Today, the default download is an ISO image of a 64-bit PC-type Fedora Workstation (GNOME) Live DVD. You can boot this image on your computer, and if you choose, you can permanently install it to your computer's hard disk. To download this image, do the following:

1. Select Workstation, Server, or Cloud. I recommend Workstation to follow along with this book.

2. Select the Download Now button, and click the Download button. A pop-up should appear, asking what you want to do with the ISO.

3. Select to save the ISO. Depending on your settings, either you are asked where you want to download it or it simply begins downloading to a default folder (in Linux, it is probably a Downloads folder).

4. If you are prompted for where to put the ISO, select a folder that has enough space to hold it. Remember where this folder is because you need to locate the ISO when you go to burn it later.

If you need more information about what to do with the downloaded image, there are links to help you on the Fedora page that appears. At the time of this writing, there are links to “burn the image to a blank DVD disc,” “write the image to a USB flash drive,” “find common tips” for booting the media, and read the “complete Installation Guide.”

You have other choices for downloading ISOs from Fedora. From the bottom of the Get Fedora page, you can download specially configured Fedora ISO images called spins ( Here are some special types of Fedora spins that might interest you:

· Desktop spins—People who prefer the KDE desktop to the GNOME desktop can download the KDE spin. If you are trying Linux on a computer with less memory or processing power, consider Xfce and LXDE spins (representing lightweight desktops of the same name). The MATE-Compiz spin offers more of the other extreme, with desktop effects like wobbly windows and desktops that rotate on a cube.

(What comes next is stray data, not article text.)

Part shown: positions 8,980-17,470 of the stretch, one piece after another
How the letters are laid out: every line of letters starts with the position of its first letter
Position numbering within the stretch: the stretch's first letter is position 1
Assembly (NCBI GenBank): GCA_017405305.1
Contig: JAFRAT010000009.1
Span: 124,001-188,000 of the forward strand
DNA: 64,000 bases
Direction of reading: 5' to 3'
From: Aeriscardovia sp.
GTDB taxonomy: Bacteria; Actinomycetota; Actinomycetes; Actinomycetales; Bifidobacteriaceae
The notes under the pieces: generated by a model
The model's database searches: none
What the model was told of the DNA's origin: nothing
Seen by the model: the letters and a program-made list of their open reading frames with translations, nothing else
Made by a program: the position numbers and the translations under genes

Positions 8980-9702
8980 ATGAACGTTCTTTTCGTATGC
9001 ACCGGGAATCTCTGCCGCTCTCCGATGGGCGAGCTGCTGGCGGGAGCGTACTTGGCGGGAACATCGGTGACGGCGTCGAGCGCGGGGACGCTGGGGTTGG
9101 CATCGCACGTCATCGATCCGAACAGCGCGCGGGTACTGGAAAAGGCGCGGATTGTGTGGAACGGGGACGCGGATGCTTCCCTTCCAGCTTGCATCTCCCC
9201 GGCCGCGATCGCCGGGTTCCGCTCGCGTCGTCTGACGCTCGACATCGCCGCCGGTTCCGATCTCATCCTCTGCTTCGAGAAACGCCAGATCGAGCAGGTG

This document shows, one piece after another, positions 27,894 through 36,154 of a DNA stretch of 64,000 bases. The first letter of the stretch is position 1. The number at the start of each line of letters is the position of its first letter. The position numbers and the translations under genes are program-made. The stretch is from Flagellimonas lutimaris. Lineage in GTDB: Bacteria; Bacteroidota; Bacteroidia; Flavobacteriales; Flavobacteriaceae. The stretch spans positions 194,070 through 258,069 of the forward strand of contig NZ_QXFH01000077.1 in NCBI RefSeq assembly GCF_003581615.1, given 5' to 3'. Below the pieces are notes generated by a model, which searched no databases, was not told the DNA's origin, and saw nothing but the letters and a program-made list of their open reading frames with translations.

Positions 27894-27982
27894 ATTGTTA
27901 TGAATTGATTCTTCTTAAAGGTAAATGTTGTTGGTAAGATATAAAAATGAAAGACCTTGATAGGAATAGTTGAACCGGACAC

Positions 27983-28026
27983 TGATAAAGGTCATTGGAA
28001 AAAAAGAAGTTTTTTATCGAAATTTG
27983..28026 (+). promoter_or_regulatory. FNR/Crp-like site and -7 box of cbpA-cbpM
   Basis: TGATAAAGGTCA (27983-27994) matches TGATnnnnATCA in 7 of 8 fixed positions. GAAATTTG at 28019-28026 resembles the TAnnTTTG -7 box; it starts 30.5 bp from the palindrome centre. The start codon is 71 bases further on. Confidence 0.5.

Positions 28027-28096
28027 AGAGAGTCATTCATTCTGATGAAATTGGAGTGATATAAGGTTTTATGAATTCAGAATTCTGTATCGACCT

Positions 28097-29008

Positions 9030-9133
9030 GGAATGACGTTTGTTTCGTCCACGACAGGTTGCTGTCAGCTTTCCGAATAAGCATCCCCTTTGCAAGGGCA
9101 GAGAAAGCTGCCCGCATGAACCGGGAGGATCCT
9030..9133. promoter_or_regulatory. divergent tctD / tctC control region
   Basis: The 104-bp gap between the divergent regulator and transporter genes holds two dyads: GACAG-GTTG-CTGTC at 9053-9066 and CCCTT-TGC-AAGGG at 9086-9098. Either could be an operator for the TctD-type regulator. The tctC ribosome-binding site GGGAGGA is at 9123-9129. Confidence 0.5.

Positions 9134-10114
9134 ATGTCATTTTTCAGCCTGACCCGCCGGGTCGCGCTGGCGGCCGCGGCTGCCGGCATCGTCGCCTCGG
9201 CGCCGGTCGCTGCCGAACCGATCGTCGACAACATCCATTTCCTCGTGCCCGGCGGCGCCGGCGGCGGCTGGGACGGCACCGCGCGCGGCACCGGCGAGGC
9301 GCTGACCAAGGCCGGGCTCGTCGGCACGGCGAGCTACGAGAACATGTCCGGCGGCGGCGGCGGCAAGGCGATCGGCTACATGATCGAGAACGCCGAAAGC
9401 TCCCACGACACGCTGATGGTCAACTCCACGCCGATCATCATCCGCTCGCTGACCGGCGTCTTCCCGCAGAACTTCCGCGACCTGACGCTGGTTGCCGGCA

· Security spins—One of the early uses of live Linux media was to provide bootable, removable media containing security tools. If you have an unbootable or otherwise broken computer, the Security spin can be booted up to repair file systems, debug network problems, or do hundreds of other tasks to check and fix the computer (even if the installed operating system is Windows or some other Linux version).

· Design-suite—The Design-suite spin contains a consolidation of software for creative endeavors. This includes tools for working with documents, images, video, audio, and other media.

· Games—Try the wide array of open source and free software games available today in the Fedora Games spin.

These special spins can be fun, but to work along with most of the book I recommend the standard Workstation ISO image. After you have downloaded the ISO image, proceed to the description later in this chapter of how to burn that image to CD or DVD.

Getting Red Hat Enterprise Linux

Many large corporations, government agencies, and universities use Red Hat Enterprise Linux to run their mission-critical applications. While most of the procedures in this book will run well on Fedora, there are many references to how things are done differently in Red Hat Enterprise Linux because, when you go to get a job as a Linux system administrator, you will, in most cases, be working with Red Hat Enterprise Linux systems.